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    I’ve successfully used a lens vice many times to repair dents just like you describe, both in and out of the optical shop. They are much cheaper than your lens, and — most importantly — don’t require a finely honed technique or experience.
     
  16. BradS

    BradS Subscriber

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    I guess it depends on what lens it is. If it is something commonly available on the used market and not too expensive, I would just buy another one in better condition. The bent one could be sold on eBay, with the ding clearly disclosed and photographed. If, on the other hand, it is an uncommon or expensive lens, then certainly I'd send it to a reputable shop to be repaired. The repairman will disassemble the lens, clean it and put it back together with the bent parts replaced by new parts (or used parts in excellent condition). I'd call around before just sending it blindly to a shop tho.

    I'd never attempt to repair a bent filter ring by bending it back....either its worth getting done right or it isn't. If its not worth getting done right....just buy another. I might, however, venture to disassemble the lens myself to see if I could replace the bent parts....just to learn something.
     
    Last edited: May 16, 2018 at 7:42 PM
  17. Sirius Glass

    Sirius Glass Member

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    My advise is still the same.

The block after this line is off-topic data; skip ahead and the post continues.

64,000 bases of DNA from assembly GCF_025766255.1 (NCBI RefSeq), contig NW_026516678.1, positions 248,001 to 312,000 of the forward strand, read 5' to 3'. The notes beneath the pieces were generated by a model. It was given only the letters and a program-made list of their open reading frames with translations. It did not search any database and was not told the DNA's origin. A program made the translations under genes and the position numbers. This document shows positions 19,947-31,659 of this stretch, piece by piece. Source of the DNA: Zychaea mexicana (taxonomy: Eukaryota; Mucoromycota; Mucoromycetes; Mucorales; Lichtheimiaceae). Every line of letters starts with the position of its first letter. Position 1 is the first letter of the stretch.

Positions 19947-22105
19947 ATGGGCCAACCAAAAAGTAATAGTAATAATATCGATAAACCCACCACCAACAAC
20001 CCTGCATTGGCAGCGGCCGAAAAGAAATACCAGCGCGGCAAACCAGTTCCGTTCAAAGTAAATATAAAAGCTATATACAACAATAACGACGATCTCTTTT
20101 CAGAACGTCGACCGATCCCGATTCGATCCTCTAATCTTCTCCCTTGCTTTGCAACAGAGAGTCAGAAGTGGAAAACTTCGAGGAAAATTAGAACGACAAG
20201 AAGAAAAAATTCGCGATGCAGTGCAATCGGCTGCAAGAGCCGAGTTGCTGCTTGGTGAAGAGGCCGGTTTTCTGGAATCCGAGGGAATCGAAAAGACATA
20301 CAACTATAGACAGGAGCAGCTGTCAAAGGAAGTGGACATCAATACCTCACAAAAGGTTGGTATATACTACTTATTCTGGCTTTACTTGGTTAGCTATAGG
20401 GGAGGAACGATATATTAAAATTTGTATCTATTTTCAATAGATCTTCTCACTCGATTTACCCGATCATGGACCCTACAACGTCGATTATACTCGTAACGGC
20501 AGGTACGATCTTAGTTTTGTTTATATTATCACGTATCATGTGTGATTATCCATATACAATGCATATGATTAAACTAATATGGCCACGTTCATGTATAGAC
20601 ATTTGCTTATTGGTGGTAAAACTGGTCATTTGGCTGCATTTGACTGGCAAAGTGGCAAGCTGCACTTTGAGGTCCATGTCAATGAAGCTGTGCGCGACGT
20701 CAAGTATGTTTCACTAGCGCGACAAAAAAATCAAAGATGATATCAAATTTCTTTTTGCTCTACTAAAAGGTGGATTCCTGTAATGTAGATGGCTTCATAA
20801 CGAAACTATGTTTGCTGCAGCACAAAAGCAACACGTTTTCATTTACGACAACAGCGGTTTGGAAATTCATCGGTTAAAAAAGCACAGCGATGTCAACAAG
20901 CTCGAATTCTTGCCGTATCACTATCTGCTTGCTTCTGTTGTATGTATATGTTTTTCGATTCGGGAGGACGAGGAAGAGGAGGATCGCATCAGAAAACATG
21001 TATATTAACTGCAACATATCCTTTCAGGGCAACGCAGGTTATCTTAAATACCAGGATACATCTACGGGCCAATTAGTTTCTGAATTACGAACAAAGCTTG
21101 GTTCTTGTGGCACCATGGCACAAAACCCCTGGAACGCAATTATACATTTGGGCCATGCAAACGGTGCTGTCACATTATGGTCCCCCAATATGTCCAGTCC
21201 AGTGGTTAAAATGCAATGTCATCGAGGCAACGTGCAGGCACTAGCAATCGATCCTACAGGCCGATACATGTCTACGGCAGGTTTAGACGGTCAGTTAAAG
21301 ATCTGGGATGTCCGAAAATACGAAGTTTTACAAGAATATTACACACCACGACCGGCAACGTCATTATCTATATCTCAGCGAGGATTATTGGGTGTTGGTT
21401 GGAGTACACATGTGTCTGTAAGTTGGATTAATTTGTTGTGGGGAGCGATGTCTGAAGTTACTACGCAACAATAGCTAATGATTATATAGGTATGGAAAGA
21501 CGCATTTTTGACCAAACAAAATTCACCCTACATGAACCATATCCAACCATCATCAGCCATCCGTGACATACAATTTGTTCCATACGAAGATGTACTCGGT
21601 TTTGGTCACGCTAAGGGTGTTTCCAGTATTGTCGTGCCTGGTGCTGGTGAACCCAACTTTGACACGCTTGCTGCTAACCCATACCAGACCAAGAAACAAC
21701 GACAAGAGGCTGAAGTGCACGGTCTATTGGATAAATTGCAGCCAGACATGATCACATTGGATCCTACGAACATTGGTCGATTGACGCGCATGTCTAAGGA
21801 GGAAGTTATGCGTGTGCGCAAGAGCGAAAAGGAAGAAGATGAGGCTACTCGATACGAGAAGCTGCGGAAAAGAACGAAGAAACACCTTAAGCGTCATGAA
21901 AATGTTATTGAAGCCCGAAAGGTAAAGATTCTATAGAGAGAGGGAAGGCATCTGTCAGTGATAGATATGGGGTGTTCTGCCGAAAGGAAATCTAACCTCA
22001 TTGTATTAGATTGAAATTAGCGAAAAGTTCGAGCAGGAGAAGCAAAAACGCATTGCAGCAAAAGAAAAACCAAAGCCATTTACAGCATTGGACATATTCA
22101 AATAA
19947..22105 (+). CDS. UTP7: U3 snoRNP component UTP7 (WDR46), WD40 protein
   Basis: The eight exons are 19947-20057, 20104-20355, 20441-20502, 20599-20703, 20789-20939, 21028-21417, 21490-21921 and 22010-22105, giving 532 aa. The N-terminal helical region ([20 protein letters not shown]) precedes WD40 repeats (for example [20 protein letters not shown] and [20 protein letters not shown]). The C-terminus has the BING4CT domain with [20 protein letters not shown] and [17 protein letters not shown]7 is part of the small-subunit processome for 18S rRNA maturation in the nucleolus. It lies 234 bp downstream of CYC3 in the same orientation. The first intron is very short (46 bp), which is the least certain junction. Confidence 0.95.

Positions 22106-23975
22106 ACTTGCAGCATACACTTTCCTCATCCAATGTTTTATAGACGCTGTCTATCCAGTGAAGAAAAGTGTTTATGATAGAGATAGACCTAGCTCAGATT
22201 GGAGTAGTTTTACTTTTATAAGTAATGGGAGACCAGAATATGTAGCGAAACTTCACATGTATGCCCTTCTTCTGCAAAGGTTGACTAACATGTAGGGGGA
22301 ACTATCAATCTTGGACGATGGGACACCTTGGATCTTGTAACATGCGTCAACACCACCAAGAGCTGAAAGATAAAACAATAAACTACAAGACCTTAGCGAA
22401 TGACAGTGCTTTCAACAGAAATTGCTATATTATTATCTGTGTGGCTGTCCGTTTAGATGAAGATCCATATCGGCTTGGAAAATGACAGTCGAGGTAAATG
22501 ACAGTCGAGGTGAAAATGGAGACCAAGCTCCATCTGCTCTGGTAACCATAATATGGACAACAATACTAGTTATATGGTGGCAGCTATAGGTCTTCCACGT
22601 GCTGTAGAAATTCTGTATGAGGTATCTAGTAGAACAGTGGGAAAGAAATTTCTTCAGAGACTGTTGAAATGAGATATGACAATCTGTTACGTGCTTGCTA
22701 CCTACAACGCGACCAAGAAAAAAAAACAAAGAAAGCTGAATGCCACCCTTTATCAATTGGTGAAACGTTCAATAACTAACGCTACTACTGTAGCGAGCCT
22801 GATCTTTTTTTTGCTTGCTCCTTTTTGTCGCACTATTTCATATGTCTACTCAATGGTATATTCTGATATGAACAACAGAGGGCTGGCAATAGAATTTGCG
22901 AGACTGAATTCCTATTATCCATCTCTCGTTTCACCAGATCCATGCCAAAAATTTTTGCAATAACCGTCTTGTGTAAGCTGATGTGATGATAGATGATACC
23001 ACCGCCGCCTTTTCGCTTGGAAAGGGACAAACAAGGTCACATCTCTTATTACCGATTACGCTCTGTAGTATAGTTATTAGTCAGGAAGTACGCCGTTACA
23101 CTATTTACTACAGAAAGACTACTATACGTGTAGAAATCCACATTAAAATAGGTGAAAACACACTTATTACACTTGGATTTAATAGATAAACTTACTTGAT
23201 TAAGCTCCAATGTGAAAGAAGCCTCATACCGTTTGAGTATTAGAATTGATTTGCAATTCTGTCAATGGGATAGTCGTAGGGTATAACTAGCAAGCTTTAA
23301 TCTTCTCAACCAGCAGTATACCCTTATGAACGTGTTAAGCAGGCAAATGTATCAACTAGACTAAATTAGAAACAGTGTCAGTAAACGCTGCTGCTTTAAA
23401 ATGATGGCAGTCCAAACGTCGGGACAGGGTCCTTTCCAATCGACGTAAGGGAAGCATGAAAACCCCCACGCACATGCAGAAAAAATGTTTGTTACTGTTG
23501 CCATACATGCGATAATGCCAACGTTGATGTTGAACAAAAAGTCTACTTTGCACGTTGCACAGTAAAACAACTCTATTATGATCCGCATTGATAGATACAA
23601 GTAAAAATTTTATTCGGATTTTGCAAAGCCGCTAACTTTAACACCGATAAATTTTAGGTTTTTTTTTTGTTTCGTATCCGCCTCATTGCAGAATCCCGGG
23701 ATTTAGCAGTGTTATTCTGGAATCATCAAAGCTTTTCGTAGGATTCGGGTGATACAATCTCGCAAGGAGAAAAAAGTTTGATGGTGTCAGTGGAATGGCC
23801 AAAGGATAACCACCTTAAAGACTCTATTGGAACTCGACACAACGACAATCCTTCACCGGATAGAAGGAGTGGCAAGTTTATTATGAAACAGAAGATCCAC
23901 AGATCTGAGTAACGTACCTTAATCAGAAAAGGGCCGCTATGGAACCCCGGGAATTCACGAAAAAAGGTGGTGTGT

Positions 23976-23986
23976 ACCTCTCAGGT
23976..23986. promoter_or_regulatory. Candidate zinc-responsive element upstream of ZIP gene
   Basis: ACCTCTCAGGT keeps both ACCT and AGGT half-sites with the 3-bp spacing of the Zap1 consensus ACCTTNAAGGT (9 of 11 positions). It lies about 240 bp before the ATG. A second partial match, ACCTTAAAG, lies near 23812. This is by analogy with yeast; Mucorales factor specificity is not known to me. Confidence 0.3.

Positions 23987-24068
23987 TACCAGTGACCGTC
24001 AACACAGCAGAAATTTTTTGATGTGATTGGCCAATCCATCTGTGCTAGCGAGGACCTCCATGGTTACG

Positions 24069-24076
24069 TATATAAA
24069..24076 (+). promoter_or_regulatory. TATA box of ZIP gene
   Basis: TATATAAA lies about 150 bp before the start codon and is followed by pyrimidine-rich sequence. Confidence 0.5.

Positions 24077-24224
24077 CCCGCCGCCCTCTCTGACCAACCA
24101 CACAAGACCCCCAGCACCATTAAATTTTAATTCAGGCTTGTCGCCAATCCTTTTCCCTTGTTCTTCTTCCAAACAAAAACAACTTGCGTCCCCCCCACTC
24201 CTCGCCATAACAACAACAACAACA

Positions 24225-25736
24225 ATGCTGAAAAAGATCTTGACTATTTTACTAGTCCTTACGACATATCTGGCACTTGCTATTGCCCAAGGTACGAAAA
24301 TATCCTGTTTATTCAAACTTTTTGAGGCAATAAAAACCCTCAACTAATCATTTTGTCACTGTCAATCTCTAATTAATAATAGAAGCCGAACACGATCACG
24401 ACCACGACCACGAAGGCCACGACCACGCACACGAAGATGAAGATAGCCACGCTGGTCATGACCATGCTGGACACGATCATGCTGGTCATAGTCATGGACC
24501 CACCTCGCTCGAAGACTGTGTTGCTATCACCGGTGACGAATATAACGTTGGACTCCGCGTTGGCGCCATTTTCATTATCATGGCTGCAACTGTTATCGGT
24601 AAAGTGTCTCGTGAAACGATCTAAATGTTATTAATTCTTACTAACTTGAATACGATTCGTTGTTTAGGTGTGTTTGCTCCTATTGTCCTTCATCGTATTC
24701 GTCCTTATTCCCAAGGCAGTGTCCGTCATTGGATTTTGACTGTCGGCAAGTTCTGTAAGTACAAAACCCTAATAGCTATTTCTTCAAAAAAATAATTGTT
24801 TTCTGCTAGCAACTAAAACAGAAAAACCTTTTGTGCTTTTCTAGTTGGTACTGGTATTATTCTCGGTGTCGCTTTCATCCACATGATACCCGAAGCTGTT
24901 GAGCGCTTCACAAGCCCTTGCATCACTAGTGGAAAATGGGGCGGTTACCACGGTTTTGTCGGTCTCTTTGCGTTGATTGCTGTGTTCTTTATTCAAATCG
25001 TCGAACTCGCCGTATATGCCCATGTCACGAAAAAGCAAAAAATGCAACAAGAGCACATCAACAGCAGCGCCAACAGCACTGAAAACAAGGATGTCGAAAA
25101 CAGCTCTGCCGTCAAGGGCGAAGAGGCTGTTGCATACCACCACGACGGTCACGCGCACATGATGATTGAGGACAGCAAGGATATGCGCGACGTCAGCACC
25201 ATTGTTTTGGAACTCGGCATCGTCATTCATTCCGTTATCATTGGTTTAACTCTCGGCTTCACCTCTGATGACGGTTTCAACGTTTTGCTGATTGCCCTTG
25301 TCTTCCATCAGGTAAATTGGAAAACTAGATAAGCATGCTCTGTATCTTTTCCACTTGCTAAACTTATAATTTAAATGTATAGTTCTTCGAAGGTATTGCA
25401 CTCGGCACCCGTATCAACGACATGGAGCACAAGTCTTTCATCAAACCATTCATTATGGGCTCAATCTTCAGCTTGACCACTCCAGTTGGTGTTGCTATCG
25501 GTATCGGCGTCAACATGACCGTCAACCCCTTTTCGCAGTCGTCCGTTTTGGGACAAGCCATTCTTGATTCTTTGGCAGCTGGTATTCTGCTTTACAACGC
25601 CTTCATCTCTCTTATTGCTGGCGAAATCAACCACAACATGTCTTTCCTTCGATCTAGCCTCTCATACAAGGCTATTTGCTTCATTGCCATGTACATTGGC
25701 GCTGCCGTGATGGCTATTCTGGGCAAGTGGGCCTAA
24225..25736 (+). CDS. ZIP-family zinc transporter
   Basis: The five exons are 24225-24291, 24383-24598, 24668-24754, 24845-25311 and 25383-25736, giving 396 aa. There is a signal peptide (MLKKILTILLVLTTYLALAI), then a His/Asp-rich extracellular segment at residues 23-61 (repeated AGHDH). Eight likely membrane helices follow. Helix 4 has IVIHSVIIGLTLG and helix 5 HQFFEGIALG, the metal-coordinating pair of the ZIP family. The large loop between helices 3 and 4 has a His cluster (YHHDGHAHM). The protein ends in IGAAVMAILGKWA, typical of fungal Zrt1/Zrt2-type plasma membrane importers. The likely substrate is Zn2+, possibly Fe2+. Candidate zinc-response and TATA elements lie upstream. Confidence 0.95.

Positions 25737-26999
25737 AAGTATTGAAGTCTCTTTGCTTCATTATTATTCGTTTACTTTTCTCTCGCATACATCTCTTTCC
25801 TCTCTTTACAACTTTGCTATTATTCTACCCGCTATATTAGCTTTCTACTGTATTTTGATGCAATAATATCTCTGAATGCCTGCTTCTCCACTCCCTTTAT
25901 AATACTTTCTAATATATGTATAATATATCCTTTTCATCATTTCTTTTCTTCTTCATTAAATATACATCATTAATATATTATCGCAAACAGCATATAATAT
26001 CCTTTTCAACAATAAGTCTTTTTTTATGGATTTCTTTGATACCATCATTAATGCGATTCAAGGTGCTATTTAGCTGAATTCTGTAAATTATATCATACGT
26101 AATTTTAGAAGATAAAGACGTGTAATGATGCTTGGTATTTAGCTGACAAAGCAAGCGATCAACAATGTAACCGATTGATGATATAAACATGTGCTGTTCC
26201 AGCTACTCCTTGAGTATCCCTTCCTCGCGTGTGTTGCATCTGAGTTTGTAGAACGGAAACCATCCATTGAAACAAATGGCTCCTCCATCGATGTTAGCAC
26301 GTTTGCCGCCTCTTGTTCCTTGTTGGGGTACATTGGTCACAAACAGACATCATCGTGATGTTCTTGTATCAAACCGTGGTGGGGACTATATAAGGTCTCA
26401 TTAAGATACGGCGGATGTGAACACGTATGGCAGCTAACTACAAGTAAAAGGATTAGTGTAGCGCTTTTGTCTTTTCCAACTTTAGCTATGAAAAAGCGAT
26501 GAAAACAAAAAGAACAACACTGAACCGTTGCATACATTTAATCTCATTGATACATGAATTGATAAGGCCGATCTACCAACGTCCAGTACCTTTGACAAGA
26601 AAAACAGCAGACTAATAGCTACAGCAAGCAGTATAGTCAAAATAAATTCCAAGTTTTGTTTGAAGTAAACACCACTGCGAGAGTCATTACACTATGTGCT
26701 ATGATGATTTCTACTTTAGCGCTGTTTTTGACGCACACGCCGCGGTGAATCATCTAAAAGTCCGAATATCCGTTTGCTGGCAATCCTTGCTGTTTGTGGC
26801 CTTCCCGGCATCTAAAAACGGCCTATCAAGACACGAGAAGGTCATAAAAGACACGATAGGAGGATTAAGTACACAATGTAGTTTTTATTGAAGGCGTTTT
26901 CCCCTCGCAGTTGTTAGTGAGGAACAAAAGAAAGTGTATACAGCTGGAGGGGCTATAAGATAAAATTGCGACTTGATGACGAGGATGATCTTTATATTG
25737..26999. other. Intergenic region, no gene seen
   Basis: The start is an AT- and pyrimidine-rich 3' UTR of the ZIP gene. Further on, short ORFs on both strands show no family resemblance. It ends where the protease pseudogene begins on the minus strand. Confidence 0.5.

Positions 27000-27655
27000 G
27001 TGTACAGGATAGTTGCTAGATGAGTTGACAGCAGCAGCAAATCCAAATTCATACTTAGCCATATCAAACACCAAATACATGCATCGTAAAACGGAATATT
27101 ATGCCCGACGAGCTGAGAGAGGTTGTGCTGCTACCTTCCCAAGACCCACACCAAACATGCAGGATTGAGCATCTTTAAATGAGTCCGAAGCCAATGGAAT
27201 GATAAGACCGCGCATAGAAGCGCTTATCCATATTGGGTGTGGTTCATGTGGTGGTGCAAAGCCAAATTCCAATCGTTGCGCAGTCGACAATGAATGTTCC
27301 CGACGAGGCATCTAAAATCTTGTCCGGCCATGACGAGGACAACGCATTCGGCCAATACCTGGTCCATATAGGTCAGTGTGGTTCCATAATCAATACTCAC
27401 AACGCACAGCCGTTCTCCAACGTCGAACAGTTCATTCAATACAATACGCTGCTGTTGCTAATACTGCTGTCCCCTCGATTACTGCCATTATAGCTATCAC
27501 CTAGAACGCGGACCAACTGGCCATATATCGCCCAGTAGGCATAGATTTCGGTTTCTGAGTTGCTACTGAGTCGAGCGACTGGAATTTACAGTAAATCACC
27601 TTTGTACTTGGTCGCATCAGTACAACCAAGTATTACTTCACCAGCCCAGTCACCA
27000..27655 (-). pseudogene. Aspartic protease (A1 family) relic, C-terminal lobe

18. dxqcanada

    dxqcanada Member

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    I have used the lens ring vise and the wood dowel technique ... I will have to say the wood is the better way.
     
  19. mshchem

    mshchem Member

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    Yikes, I think wood would be best. But there's people that "have a particular set of skills " pay a professional.
     
  20. albada

    albada Member

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    I've done that wooden-dowel-in-a-cutout trick many times, and I'll testify that it works well. File the end of the dowel to match the ring's curvature. You can tap a small dent in its middle, but for a long dent, it's best to start at the ends and work inward. Starting at the middle of a long dent will cause you to put a dent in the dent, making the final straightening more difficult.

    Mark Overton
     
  21. mshchem

    mshchem Member

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    I've only dropped a camera once. My first SLR a Pentax SP 500. Broke the UV filter. Since then, 1st thing I do on every lens is put a good UV filter and a strap .I standardized all my cameras to Tamrac straps with quick release. Allowed easy removal of the strap when using a tripod.

    I'm sure the dowel and curved block thing would work. I hope I don’t need to try :smile:
     
  22. AgX

    AgX Member

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    Quite some people though tried to bend the ring back into shape by using pliers, with the result of making things worse.
     
  23. devb

    devb Member

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    I bent a filter ring so badly once that I wound up cutting the bent section out with a small hacksaw and screwed and empty filter ring into the remaining threads, making the edges light tight with black gaffers tape. Electrical tape would probably work too. Empty filter rings are very cheap: http://www.emptyfilterrings.com/
     
  24. Helios 1984

    Helios 1984 Member

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    Could you post a picture of the aforementioned filter ring?
     
  25. devb

    devb Member

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    I could in a few hours. It just looks like I have a filter with no glass taped onto the lens.
     
  26. AgX

    AgX Member

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    Milling out a bent section is the last resort. And to hold a filter likely only 2/3 of the circumference is needed, thus it would work without an addtional thread, that second thread is held so anyway.